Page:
You use your private key and PayPal's public key to encrypt your HTML button code. PayPal uses its private key and your public key to decrypt button code after people click your payment buttons.

Using EWP to Protect Manually Created Payment Buttons

Because manually created payment buttons are not saved on the PayPal website, you should use EWP to encrypt the button code before placing the code on your webpage. The following steps describe that process:

  1. Set Up Certificates before Using EWP
  2. Download and Configure EWP software for Manually Created Buttons
  3. Use the Downloaded Software to Manually Encrypt the Payment Button Code

Set Up Certificates

This section describes how to configure the public certificates and private keys on your server.

Important: The certificate security may already be set up on your server(s). To determine if you have a public certificate already installed, check your profile as described in the initial steps of the following procedure that details how to upload a certificate to your account.

To set up your certificates:

  1. Generate your private key
  2. Generate your public certificate
  3. Upload your public certificate to your PayPal account
  4. Download the PayPal public certificate from the PayPal website

PayPal uses only X.509 public certificates, not public keys. A public key can be used for decryption but contains no information identifying who provided the key. A public certificate includes a public key along with information about the key, such as when the key expires and who owns the key. PayPal accepts public certificates in OpenSSL PEM format from any established certificate authority, such as VeriSign.

You can generate your own private key and public certificate using open source software such as OpenSSL (https://www.openssl.org), which is detailed in the following section.

Generating Your Private Key Using OpenSSL

Using the openssl program, enter the following command to generate your private key. The command generates a 1024-bit ASRSA private key that is stored in the file my-prvkey.pem:

openssl genrsa -out my-prvkey.pem 1024

Generating Your Public Certificate Using OpenSSL

The public certificate must be in PEM format. To generate your certificate, enter the following openssl command, which generates a public certificate in the file my-pubcert.pem:

openssl req -new -key my-prvkey.pem -x509 -days 365 -out my-pubcert.pem

Uploading Your Public Certificate to Your PayPal Account

To upload your public certificate to your PayPal account:

  1. Log in to your PayPal business account at www.paypal.com.

  2. Click the profile icon (Profile menu) on the top right side of the page. From the Business Profile menu, select Profile and Settings.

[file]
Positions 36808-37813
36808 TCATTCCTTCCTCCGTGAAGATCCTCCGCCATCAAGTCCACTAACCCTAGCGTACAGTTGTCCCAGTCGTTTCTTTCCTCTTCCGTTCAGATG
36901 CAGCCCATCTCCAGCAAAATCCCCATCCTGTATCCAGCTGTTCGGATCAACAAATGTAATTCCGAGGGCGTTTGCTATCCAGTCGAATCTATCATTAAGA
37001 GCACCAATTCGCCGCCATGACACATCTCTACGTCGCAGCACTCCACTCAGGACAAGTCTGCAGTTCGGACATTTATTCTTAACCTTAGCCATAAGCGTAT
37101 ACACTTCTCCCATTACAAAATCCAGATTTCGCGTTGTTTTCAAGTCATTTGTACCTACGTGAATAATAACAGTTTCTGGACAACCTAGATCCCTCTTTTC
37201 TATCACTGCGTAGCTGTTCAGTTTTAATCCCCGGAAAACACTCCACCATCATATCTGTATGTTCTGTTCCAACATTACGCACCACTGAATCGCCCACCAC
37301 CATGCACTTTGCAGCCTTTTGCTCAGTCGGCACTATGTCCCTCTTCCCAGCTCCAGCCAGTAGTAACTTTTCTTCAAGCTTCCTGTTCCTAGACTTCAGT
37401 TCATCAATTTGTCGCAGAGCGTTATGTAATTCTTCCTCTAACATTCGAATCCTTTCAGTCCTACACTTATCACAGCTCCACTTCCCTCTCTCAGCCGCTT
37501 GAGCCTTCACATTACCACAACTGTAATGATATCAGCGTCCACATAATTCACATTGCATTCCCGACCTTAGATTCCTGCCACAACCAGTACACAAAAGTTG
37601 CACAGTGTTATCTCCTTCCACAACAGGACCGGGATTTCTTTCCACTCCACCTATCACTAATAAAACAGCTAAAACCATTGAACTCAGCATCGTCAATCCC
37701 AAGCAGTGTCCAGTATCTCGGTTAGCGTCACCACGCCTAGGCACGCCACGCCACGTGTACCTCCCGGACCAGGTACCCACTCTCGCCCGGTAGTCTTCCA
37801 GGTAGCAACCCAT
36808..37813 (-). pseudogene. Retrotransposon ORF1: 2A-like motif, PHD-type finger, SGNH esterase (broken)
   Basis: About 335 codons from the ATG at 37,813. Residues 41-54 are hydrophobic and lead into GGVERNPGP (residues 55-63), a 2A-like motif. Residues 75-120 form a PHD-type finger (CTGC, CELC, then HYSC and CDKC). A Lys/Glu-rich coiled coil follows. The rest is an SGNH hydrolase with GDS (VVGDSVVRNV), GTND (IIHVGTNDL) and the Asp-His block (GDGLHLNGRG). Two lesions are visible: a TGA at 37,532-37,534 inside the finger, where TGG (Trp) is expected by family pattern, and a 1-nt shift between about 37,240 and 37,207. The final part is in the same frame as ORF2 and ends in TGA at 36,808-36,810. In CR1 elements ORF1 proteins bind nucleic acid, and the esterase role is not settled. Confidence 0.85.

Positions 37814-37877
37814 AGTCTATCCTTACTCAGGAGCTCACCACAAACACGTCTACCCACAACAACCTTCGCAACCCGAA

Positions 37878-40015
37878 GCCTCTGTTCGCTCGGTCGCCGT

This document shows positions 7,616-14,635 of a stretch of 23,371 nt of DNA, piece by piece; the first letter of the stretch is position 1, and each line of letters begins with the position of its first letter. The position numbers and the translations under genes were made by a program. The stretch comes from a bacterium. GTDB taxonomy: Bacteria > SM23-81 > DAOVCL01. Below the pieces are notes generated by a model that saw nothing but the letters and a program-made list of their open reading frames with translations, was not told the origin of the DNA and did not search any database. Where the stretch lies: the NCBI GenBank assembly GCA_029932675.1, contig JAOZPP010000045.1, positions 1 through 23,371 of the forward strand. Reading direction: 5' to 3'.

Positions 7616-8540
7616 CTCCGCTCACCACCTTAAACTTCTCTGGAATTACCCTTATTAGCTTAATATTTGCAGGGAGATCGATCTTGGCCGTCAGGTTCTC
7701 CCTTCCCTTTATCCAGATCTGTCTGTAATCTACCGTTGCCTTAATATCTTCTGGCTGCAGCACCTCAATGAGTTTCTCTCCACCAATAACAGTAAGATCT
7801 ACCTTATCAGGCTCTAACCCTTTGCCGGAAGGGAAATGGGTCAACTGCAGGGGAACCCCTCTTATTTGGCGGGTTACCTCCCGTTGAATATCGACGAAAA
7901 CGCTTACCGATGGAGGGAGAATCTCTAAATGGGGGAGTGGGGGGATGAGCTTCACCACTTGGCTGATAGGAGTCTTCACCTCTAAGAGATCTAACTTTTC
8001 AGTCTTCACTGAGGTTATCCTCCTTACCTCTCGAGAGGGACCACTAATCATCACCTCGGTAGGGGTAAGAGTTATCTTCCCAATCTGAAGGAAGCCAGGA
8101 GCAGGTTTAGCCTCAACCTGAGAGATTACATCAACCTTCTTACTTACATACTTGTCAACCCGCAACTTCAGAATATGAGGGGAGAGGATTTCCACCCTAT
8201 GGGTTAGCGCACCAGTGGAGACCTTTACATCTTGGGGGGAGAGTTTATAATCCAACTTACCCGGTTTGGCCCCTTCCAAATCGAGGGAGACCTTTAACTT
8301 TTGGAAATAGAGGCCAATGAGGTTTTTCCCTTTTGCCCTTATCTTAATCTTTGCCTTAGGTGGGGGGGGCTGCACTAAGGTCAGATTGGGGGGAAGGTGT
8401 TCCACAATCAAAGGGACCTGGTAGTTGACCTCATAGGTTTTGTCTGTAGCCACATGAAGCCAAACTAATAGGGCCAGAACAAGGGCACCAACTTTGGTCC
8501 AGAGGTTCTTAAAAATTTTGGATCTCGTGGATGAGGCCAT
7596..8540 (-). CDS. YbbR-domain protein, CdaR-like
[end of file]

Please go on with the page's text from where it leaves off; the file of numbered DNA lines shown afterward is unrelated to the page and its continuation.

Note: If you do not see the profile icon on the top right, select Profile which appears in the top menu when the My Account tab is selected.

  3. Click My selling tools on the left side of the page, then at the bottom of the page, under the More selling tools heading, click the Encrypted payment settings link. The Website Payment Certificates page opens.

  4. Scroll down the page to the Your Public Certificates section, and click the Add button at the bottom of the page. The Add Certificate page opens.

  5. Click the Browse button, and select the public certificate that you want to upload to PayPal from your local computer.

    Note: The file you upload must be in PEM format.

  6. Click the Add button. After your public certificate uploads successfully, it appears in the Your Public Certificates section of the Website Payment Certificates page.

  7. Store the certificate ID that PayPal assigned to your public certificate in a secure place. You need the certificate ID that PayPal assigned to encrypt your payment buttons by using the Encrypted Website Payments software provided by PayPal.

Downloading the PayPal Public Certificate From the PayPal Website

To download the PayPal public certificate:

  1. Log in to your PayPal business account at www.paypal.com.

  2. Click the profile icon (Profile menu) on the top right side of the page. From the Business Profile menu, select Profile and Settings.

    Note: If you do not see the profile icon on the top right, select Profile which appears in the top menu when the My Account tab is selected.

  3. Click My selling tools on the left side of the page, then at the bottom of the page, under the More selling tools heading, click the Encrypted payment settings link. The Website Payment Certificates page opens.

  4. Scroll down the page to the PayPal Public Certificates section.

  5. Click the Download button, and save the file in a secure location on your web server which can be accessed from your website code.

Removing a Public Certificate

Important: If you remove your public certificate, its associated certificate ID is no longer valid for encrypting buttons, and any buttons that you generated or wrote manually for your website that use the ID will not function correctly.

To remove one or more of your public certificates:

  1. Log in to your PayPal business account at www.paypal.com.